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Robert Newland

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Robert Newland was executed by the state of Georgia on March 10, 2009.  He was pronounced dead at 7:35 pm.

Case Background:

Robert Newland grew up in Springfield, Ohio, in extreme poverty, raised by violently alcoholic parents.  Bob’s mother consumed alcohol throughout her pregnancy with Bob, and was drunk almost every day of her adult life.  When drunk, she was extremely violent and inflicted daily beatings on Bob.  Bob sometimes tried to escape the misery of his home life by staying with his uncle Clarence.  His nightmare continued when his uncle sexually abused Bob repeatedly starting around age 12.  Bob had nowhere to turn, so he turned to alcohol.  His school records document a 12-point drop in IQ from the 7th to the 10th grades, corresponding to the onset of heavy alcohol abuse when he was about 12 years old. 

Bob’s home life got so bad that he finally ran away from home at age 16, never to return.  He embarked on a life of constant movement – and heavy abuse of alcohol and drugs.  On his own in the world, Bob took up carpentry to support himself.  Bob suffered several serious head injuries while working on construction projects and also in a severe car accident.  A neuropsychologist and neurologist found that he suffered significant brain damage from these injuries, exacerbated by his extensive abuse of alcohol and drugs.  These injuries, while they do not render him unable to distinguish right from wrong, do impair his judgment and impulse control, particularly when under the influence of hard alcohol.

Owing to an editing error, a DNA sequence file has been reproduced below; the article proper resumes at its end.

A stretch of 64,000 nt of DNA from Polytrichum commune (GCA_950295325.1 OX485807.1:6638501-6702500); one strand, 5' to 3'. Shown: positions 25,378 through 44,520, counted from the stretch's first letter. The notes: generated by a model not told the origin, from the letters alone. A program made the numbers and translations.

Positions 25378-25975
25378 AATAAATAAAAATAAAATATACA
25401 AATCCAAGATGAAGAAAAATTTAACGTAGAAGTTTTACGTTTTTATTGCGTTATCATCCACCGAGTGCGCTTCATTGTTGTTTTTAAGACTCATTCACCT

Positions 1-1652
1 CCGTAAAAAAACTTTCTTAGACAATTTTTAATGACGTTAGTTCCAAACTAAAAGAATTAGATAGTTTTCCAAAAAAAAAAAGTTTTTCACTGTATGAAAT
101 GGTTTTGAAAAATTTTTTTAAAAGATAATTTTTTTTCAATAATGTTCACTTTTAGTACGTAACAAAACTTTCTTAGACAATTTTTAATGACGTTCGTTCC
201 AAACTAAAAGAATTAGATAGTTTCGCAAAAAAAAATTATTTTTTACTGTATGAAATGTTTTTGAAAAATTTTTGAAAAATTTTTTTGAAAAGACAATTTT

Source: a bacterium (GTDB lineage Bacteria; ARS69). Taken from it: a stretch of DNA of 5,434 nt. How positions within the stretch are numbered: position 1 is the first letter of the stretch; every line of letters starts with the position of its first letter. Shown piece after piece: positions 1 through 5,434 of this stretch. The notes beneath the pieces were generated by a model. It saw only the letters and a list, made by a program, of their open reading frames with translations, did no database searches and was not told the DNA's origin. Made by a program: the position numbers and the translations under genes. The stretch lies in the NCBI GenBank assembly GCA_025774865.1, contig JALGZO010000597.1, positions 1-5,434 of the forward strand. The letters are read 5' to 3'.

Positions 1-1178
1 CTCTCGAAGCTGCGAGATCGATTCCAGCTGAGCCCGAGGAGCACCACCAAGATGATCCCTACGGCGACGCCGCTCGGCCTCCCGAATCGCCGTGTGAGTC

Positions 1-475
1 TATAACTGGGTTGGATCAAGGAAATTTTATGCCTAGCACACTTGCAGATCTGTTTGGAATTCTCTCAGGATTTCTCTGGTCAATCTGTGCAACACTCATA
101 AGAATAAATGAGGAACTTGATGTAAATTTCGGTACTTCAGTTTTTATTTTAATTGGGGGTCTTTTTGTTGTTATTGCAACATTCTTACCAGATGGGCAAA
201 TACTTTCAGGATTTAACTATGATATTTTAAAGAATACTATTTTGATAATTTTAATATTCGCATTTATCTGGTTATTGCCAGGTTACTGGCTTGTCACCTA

By the early 1980s, Bob had settled in St. Simon’s Island, Georgia, where he lived with his common law wife, Peggy, a social worker.  With Peggy’s help, Bob minimized his drug and alcohol use.  However, one night in the summer of 1986, he relapsed, consuming a large amount of vodka.  His neighbors and his wife Peggy testified that on the night of the crime he was extremely drunk and barely making sense.  Police noted Bob was slurring his speech and that he reeked of alcohol when he was arrested.

After his arrest, Bob expressed deep remorse for the murder of Ms. Beatty, a woman he knew as a kind friend and neighbor.  At his trial, he testified to his remorse and disbelief that he could have harmed this person.  However, the jury heard nothing about Bob’s past or his mental health problems because his attorneys made no effort to investigate his life for mitigating evidence.  The reason the attorneys gave for not investigating was that Bob had asked them not to trouble his family or involve them in his case.  It is this allegation that has defeated Bob’s legal claims of ineffective assistance of counsel.

People who knew Bob when he was sober uniformly describe him as a kind and generous person.  Since his imprisonment in 1986, Bob has had a spotless disciplinary record. He has consistently expressed remorse for his crime.
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